Linux Reaches the Bottom Line
Linux Developers Shift the Course of an Industry
By: Scott Handy
Jul. 9, 2003 12:00 AM
(July 9, 2003) - It’s 2:00AM, the Coca-Cola buzz is starting to fade and it’s been hours since Domino’s Pizza came calling. The only light is the white glow emanating from the monitor. It’s time to run the last test and – poof - the system crashes. Welcome to the all-too-familiar world of software developers.
They’re a breed unto themselves. The geeks. The nerds. The trendsetters. That’s right - the trendsetters. This motley crew is the driving force behind a revolution. Developers from around the world have shifted the course of the IT industry.
Like most revolutions, it started small. A young developer by the name of Linus Torvalds got tired of dealing with commercial operating systems like Windows and set off to create his own platform. But instead of keeping his operating system to himself, he made Linux open to all the geeks on the Net so the best and brightest minds in the development community could look at the code and make it better. He wasn’t the first person to use this open method for developing software, but his little chunk of code has certainly been among the most successful.
The popularity of Linux has been unprecedented. It continues to be the fastest growing server operating system in the world. The primary driver for its success is the development community.
The development community collectively created a highly reliable, low cost operating system. Over the last couple of years as businesses from a variety of industries realized the benefits of Linux, they turned to the developer community to create applications, like e-commerce, banking, accounting, customer relationship management, and inventory management systems that support the open source operating system.
The geeks have responded in full force. In the last few months, the number of new Linux-based applications has skyrocketed. PeopleSoft is moving its entire application portfolio - over 170 diffrent applications – to Linux. IBM alone has seen a huge shift in the number of corporate developers and Independent Software Vendors creating Linux-based applications to run on its software, like WebSphere, DB2, Lotus and Tivoli. Over 50,000 developers have cranked out more than 6500 Linux-based applications built on IBM software. Developers are clearly moving applications to Linux at a rapid rate, but that’s not the only thing they’re doing with Linux.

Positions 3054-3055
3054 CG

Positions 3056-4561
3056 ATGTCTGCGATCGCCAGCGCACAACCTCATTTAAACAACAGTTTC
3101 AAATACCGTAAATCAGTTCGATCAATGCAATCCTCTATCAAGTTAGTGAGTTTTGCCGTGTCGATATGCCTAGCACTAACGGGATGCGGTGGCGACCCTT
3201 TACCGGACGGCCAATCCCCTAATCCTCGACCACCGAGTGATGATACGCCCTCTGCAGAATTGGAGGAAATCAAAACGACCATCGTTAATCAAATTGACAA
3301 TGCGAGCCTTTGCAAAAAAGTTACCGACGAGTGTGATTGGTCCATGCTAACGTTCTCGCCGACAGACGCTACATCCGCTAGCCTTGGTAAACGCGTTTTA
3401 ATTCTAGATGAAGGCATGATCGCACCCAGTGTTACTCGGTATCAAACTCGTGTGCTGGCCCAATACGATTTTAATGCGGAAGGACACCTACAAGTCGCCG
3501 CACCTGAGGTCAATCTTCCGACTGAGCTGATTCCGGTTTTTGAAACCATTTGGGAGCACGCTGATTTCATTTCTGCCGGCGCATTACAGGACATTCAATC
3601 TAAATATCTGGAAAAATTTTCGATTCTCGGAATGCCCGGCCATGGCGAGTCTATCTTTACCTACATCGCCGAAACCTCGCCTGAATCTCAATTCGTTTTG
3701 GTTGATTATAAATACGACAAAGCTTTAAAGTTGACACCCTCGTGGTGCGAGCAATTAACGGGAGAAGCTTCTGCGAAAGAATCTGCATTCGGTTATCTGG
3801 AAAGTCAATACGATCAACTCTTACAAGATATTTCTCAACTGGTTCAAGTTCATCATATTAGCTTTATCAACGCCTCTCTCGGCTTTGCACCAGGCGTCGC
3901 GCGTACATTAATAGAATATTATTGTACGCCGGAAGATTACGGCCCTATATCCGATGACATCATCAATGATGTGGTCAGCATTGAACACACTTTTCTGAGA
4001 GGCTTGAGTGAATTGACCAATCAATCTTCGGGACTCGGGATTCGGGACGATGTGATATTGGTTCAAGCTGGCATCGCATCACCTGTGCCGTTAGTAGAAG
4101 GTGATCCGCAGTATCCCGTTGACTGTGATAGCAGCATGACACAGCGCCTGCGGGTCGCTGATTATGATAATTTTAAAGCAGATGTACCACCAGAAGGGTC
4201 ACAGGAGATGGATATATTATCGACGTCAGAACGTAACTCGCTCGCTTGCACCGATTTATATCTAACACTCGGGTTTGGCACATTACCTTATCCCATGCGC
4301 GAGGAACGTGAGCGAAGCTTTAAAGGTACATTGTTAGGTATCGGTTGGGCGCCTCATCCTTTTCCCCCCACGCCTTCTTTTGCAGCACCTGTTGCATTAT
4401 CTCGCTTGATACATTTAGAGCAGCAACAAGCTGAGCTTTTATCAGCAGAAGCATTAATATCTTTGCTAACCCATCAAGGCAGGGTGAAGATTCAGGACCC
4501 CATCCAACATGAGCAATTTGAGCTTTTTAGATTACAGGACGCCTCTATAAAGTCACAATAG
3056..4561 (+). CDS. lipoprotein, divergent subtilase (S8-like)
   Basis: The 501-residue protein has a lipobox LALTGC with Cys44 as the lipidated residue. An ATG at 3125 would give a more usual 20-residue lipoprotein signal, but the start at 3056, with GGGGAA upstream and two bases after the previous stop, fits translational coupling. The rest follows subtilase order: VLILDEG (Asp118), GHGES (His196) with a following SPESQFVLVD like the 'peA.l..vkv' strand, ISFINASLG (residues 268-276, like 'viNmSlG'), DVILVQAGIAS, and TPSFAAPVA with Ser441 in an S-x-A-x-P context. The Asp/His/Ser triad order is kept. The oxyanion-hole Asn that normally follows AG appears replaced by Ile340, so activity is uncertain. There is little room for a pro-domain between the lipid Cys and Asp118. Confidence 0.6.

Developers are embracing Linux on multiple fronts.
As software vendors, developers see the opportunity to impact their bottom line and add incremental revenue by porting their existing applications to run on Linux. Look at ACCPAC. They deliver one of the leading accounting software offerings around. By supporting just one operating system, like Windows, they might go head-to-head with Great Plains, another accounting software vendor. But ACCPAC is looking to get an edge over the competition.
Now ACCPAC supports both Windows and Linux. For all the mid-sized companies that are moving to Linux - software vendors like ACCPAC, who have ported their applications to Linux, are the only accounting software in town, because their major competition doesn’t support the open source operating system. For these software vendors, it is a business decision to support Linux to help drive incremental revenue beyond the Windows market.
Developers are also starting to use Linux instead of Windows as their development environment of choice - they’re saying, "Bye-bye system crashes. Adios reboots. Hello Linux." In a recent report from an Evans Data study, more than half of Linux developers, 52%, formerly wrote primarily for Windows, while only 30% came from Unix.
The reasons for the shift boil down to reliability, low cost, and the fact that Linux easily ports to a variety of different servers. Developers can create a Linux-based application and it can run on Intel-based servers, all the way up the chain to the mainframe. Windows-based apps don’t have that level of flexibility - they can’t run on the big iron, which is a staple in large enterprises.
The open movement started with the development community and as the popularity of Linux has crossed over to CTO offices around the globe - developers are delivering the applications for retail, finance, government, and manufacturing businesses to function more efficiently.
Just a handful of years ago no one would have imagined that Linux, "The Little Operating System That Could," would alter the course of the IT industry and become the de facto development platform for the next decade.
Flexibility and choice are the drivers in today’s marketplace. The geeks set the trend. I for one can’t wait to see where they take us next.
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